‘Extend American power’: Foreign policy establishment doubles down
A working group at the Center for a New American Security (CNAS) published a 20-page pamphlet this week, articulating their vision for the next president’s foreign policy. The think-tank was established in 2007, and has worked closely with the Obama administration ever since.
Titled “Extending American Power: Strategies to Expand US Engagement in a Competitive World Order,” the report is the culmination of a year-long effort. The project was co-chaired by Dr. Robert Kagan of the Brooking Institution and James Rubin, former Assistant Secretary of State during the Clinton administration and currently a senior adviser at CNAS.
US military, economic and diplomatic power has “provided the critical architecture in which this liberal order has flourished,” the report’s authors claim, but today that order is being challenged by “powerful and ambitious authoritarian governments like Russia and China,” as well as “radical Islamic terrorist movements,” global economic shifts, and “changes in our physical environment.”
“Responsible political leaders need to explain to a new generation of Americans how important this world order is to their well-being and how vital America’s role is in sustaining it,” the group says.
The best way to ensure the survival of a system favorable to the US “is to extend American power and US leadership in Asia, Europe, and the Greater Middle East.”
The financial expenditures this would require are “well within our means,” they say, since the US economy has proven itself to be dynamic and resilient in face of global crisis.
Implementing the Trans-pacific Partnership (TPP) and Transatlantic Trade and Investment Partnership (TTIP) trade pacts will preserve US economic leadership, the authors concluded.
In Asia, Washington’s alliances with Japan and South Korea and the commitment to “maintaining open sea lanes, open trade, state sovereignty and freedom of navigation” have “made possible generations of historic peace and prosperity.” However, the report says that dominance is now being challenged by China – the authors do not explain why – and the only way to keep Beijing in check is for the US to “increase its capabilities and extend its military posture accordingly.”
Ukraine, Russia and Brexit
As far as Europe is concerned, “the transatlantic community remains both the foundation and the core of the liberal world order,” but that is now threatened by “growing Russian ambition and willingness to use force, including the invasion of neighboring countries,” the report claims.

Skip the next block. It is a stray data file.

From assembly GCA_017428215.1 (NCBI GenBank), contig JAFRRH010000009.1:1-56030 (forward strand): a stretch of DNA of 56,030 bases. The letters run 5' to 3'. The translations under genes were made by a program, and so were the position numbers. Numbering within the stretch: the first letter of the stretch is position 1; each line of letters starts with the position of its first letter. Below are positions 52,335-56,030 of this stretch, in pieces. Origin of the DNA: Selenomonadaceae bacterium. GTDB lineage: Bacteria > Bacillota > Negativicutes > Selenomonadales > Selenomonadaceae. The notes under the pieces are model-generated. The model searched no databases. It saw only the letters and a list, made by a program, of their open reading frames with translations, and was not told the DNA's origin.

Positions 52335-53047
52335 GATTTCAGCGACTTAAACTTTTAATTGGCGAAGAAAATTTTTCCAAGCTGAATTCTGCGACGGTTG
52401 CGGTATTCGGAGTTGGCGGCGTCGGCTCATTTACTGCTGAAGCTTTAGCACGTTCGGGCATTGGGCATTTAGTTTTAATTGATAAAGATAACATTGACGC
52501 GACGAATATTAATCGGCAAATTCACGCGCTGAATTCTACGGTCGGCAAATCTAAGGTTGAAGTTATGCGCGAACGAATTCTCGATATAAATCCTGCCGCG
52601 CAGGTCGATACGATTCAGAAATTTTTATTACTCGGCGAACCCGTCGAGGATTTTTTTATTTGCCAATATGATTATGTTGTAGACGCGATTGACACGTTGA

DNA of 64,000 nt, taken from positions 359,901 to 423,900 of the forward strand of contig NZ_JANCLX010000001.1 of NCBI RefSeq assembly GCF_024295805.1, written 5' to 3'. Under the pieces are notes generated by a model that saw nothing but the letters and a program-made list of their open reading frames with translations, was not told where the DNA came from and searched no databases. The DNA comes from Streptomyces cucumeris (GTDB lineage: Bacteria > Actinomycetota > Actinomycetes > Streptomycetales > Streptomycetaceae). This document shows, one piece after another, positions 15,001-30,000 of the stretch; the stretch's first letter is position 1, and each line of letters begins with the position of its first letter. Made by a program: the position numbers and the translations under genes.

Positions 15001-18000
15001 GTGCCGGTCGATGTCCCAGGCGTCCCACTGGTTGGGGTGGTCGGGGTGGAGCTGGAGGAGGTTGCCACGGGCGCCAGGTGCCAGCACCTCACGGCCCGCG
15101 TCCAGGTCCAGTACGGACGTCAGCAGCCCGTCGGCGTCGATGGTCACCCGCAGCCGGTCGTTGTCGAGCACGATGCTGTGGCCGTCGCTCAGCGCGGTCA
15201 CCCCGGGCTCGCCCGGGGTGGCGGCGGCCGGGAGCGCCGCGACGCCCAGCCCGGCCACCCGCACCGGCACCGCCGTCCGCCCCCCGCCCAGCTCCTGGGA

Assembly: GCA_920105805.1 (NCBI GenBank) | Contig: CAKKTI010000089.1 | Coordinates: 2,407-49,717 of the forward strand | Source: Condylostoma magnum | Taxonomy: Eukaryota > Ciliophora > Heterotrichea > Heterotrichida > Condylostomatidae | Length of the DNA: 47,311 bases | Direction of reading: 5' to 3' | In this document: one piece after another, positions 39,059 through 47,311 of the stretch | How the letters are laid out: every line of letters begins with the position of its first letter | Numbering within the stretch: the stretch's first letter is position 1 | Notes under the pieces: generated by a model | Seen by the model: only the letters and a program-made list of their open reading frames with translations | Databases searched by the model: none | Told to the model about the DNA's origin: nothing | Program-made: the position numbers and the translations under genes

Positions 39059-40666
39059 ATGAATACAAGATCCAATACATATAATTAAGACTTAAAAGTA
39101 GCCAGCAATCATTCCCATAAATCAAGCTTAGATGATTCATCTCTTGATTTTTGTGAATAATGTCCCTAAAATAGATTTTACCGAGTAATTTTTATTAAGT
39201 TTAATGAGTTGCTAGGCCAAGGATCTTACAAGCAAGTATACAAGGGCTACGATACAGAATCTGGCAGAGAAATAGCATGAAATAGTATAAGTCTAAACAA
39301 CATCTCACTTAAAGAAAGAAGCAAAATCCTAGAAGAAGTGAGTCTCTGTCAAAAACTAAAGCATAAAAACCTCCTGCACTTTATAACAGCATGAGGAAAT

European commitment to US hegemony is also threatened by “British strategic retrenchment, French economic weakness, and historic German strategic ambivalence in the security sphere.”
The report fully backs deploying more US and NATO troops on Russia’s borders, while getting European allies to increase their military spending.
For all of Washington’s official commitments to freedom of sovereign states to choose their own paths, the CNAS report argues that the “strategy of the United States and Europe must be to help Ukraine achieve political and economic stability, anchored in the West.”
“The United States has a particular interest in Britain remaining a strong and active player within the EU,” the authors also say.
ISIS, Syria and Iran
In the Middle East, the report’s authors argue for a military escalation against Islamic State (IS, formerly ISIS/ISIL) and regime change in Syria.
Any political solution to the Syrian civil war “must include the departure of Bashar al-Assad,” they say. To accomplish this, the US “must employ the necessary military power, including an appropriately designed no-fly zone, to create a safe space in which Syrians can relocate without fear of being killed by Assad’s forces and where moderate opposition militias can arm, train, and organize.”
While not giving up on the nuclear deal reached with Iran in July 2015, the US “must adopt as a matter of policy the goal of defeating Iran’s determined effort to dominate the Greater Middle East,” the CNAS paper said.
While accusing Iran of “demonizing” US ally Saudi Arabia, the authors do note that the Saudi elites “bear much responsibility for the growth of extremist ideologies that promote intolerance and Jihadi terrorism,” by spreading Wahhabism throughout the Islamic world.
To achieve these ambitious goals, the report’s authors advocate against concentrating policymaking authority in the National Security Council and, instead recommend giving more power to “regional assistant secretaries of state,” for example, who “need to be given the power and authority necessary so that when they travel overseas they are regarded as the key administration policymakers and spokespeople for their regions.”
One of the co-chairs of the group behind the report, Robert Kagan, last made headlines in February, when he disavowed Republican front-runner Donald Trump and endorsed Hillary Clinton on the pages of the Washington Post. He is the co-author of a 1996 treatise advocating the “benevolent global hegemony” of the US, and is married to Assistant Secretary of State for European and Eurasian Affairs Victoria Nuland.
Among those who signed the report are CNAS CEO Michèle Flournoy and President Richard Fontaine; George W. Bush’s National Security Advisor Stephen Hadley; former World Bank president and Goldman Sachs executive Robert Zoellick (currently senior fellow at Harvard’s Kennedy School of Government); and James Steinberg, Dean of Syracuse University’s Maxwell School of Citizenship and Public Affairs.